Originally written on Project Spurs  |  Last updated 10/15/14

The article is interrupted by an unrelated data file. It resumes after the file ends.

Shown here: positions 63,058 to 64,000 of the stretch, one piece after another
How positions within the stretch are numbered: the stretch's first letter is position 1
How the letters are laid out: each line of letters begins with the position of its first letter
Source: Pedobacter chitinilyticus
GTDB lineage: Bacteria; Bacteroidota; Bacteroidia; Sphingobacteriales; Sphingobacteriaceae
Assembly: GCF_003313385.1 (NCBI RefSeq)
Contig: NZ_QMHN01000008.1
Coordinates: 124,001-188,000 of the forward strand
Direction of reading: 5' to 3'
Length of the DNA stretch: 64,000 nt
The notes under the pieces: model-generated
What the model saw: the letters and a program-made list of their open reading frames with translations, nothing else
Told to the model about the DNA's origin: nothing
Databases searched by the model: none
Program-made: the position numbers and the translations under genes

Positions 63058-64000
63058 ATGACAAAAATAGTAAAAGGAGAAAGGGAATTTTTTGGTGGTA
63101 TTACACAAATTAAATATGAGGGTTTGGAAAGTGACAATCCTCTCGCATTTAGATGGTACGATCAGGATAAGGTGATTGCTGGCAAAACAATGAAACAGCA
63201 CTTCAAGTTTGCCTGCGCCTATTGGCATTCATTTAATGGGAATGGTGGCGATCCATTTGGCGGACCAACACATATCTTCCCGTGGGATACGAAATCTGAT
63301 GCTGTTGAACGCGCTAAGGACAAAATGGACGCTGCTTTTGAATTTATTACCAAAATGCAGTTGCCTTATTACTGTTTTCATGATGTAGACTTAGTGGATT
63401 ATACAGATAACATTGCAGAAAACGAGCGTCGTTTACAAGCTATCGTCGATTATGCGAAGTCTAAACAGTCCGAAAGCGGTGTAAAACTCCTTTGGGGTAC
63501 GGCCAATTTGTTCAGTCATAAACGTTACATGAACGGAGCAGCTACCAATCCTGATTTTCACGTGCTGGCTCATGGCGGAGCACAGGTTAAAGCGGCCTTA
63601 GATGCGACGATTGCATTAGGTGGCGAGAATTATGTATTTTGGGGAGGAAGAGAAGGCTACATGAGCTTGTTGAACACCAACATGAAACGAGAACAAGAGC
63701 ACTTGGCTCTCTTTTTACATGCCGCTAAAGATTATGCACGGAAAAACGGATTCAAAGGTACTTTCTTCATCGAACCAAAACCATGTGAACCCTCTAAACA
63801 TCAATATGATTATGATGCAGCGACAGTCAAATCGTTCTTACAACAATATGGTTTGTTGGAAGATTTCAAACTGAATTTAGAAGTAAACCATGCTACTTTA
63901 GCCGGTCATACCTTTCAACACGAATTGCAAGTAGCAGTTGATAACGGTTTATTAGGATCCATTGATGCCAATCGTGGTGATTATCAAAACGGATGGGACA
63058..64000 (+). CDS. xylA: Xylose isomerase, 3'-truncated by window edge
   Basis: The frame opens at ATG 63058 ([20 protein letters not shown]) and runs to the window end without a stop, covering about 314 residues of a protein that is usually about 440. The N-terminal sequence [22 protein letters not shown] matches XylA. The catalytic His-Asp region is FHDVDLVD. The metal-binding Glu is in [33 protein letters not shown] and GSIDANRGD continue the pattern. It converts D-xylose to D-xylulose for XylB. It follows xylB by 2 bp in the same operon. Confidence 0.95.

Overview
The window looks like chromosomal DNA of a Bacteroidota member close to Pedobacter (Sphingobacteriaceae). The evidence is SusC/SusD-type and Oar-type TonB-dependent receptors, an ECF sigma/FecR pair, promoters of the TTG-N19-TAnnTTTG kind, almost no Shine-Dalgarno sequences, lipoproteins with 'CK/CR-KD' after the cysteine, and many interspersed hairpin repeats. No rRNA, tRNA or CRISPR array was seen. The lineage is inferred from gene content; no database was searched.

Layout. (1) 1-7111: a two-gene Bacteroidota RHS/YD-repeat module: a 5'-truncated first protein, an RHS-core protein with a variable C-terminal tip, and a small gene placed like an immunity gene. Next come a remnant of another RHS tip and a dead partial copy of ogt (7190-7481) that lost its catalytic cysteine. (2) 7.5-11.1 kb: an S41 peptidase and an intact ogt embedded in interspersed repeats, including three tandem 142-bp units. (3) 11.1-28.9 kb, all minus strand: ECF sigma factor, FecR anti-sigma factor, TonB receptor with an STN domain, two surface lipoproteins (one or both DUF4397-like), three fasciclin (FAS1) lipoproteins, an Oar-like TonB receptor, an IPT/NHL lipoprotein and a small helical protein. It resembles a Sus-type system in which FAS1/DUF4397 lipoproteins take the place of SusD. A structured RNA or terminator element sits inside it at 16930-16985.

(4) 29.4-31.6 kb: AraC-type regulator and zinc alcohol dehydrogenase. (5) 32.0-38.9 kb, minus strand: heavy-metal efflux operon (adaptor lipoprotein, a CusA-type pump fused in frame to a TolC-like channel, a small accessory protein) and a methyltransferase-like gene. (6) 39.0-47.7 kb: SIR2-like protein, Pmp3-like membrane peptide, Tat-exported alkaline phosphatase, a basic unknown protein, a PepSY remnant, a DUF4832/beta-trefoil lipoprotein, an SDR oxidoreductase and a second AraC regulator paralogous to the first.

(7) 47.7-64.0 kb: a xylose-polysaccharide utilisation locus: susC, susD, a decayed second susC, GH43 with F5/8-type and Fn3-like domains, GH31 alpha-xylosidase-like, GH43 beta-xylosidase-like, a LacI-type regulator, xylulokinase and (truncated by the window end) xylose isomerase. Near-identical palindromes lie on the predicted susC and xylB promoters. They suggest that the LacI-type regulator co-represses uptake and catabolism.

AT&T CENTER--During All-Star weekend, San Antonio Spurs head coach Gregg Popovich called it "serendipity" that the Spurs crossed paths with LeBron James in the 2007 NBA Finals before the reigning MVP reached the height of his powers.  With the Spurs testing their playoff legs through a brutal stretch of their season, Popovich hardly considered avoiding the reigning MVP on Easter Sunday to be the Spurs good fortune.  "It happens all the time in the NBA, we've all seen it before. No matter how good a team is, no matter what the team's record is, there will be to some degree a letdown mentally," Popovich admitted before the game. "It's hard to define it, all coaches try to fight it, so I won't know a damn thing until we get out there on the court and see if we respond the way we should respond." Without LeBron James, Dwyane Wade, and Mario Chalmers on the court the San Antonio Spurs failed to produce the competitive response required to beat the defending championons. And though there was little new to take away from the game itself, the Heat's victory sans James and Wade provided three important reminders: 1.) Chris Bosh might be a quasi-franchise player, but he's still a formidable cornerstone largely overqualified as a team's third option.  2.) The San Antonio Spurs are hardly the only team with a well-implemented system capable of sustaining in the short term without key players. 3.) Manu Ginobili, struggling or not, is still an important component of this team.  Because Chris Bosh failed to lead a poorly constructed Toronto Raptors team to the playoffs, it's easy to forget he carried better iterations of his team to the NBA's second season with his underrated defense, sweet shooting stroke, and slipper drives.  Throughout the first quarter Bosh riddled the Spurs' defense with long jumpers, both in pick and pop and face-up scenarios. Bosh's jumpers are of the variety the Spurs defense generally conceded to big men, but when he began consistently knocking them down--even hitting two of three three-pointers in the first quarter--it spread the Spurs defense thin and opened up other scoring avenues for his teammates.  It was Bosh who hit the game-winning jumper, a three-pointer off the secondary break from the top of the key that was mildly contested by a recovering Duncan.  "He's a heck of a player, number one, but he's also a hell of a shooter," Popovich said. "He knocked down a big shot, Timmy contested it and he hit a big shot to win the game. Give him credit." The play was made possible by a questionable call two possessions earlier. With Kawhi Leonard running step-for-step with the Heat's Norris Cole, Cole appeared to trip over his own feet as he attempted a spin move and was rewarded with two free throws to bring the Heat within one in the closing minute.  Given an opportunity to setup a play, the Spurs opted to run a pin down to get Duncan the ball on the elbow. A quick decision by Udonis Haslem to switch onto Duncan forced the Spurs center into a difficult shot.  As the Heat rebounded, rather than allowing the Spurs defense to set itself with a timeout, the Heat pushed the ball. As Ray Allen came off a screen, Splitter left Bosh to double, leaving Duncan caught between Haslem and Bosh.  "I saw Haslem rolling to the basket and got sucked in a little too far," Duncan said. "Chris got time to get his feet set, he shot the ball well early--obviously from three--and made another one. It was a hell of a play on his part." The Spurs have survived a string of games going down to the final possessions, and basic probabilities dictated that eventually one of those shots, calls, or loose balls would eventually go against them. The Spurs lost simply because they failed to do their work early. Just as fans have praised the Spurs' system for carrying the team without its superstars, the Heat's system is both well-crafted and executed. LeBron James was absolutely right in noting how both teams feature a plethora of shooters that also double as intelligent passers.  Even without James or Wade, the ball moved swiftly around the perimeter, upgrading from good shots to great ones. Especially in the corner. The Heat found open three-pointer after open-three pointer, connecting on 12-of-28 (42.9 percent). The low point total (88 points) doesn't reflect the work done, merely the relatively slow pace the game was played at and their inability to rebound.  It was the Spurs inability to create pace that ultimately did them in. In half court settings the Heat managed to bottle up the Spurs basic pick and roll attacks with traps and hard hedges that cutoff Parker from his most desired options. Even without James, a Defensive Player of the Year candidate, the Heat managed to stick to their schemes and string out the Spurs pick and rolls, forcing long cross-court passes that allowed the defense to recover.  When the Spurs found success, it was getting the ball to Duncan in the middle of the court (17 points, 12 rebounds, and four assists), allowing one or two short passing or driving lanes to open up before the defense could recover; or finding Kawhi Leonard (17 points, 11 rebounds) with a quick ball reversal, allowing him to work the baseline for a series of dunks, reverse lay-ups, and three-pointers.  It was something the Spurs didn't execute often enough as shooters missed open three-pointers and Parker struggled to turn the corner and find the middle of the defense. This is where Ginobili's creativity and playmaking, even in light of his recent struggles, would come in handy. "They did a great job on pick-and-rolls all night long. Without Manu, Tony is the guy who has to generate things for us and they pretty much took him out with all their double teams and hard hedges," Popovich said. "We didn't generate offense anywhere else except through Timmy. They did a real good job of it."
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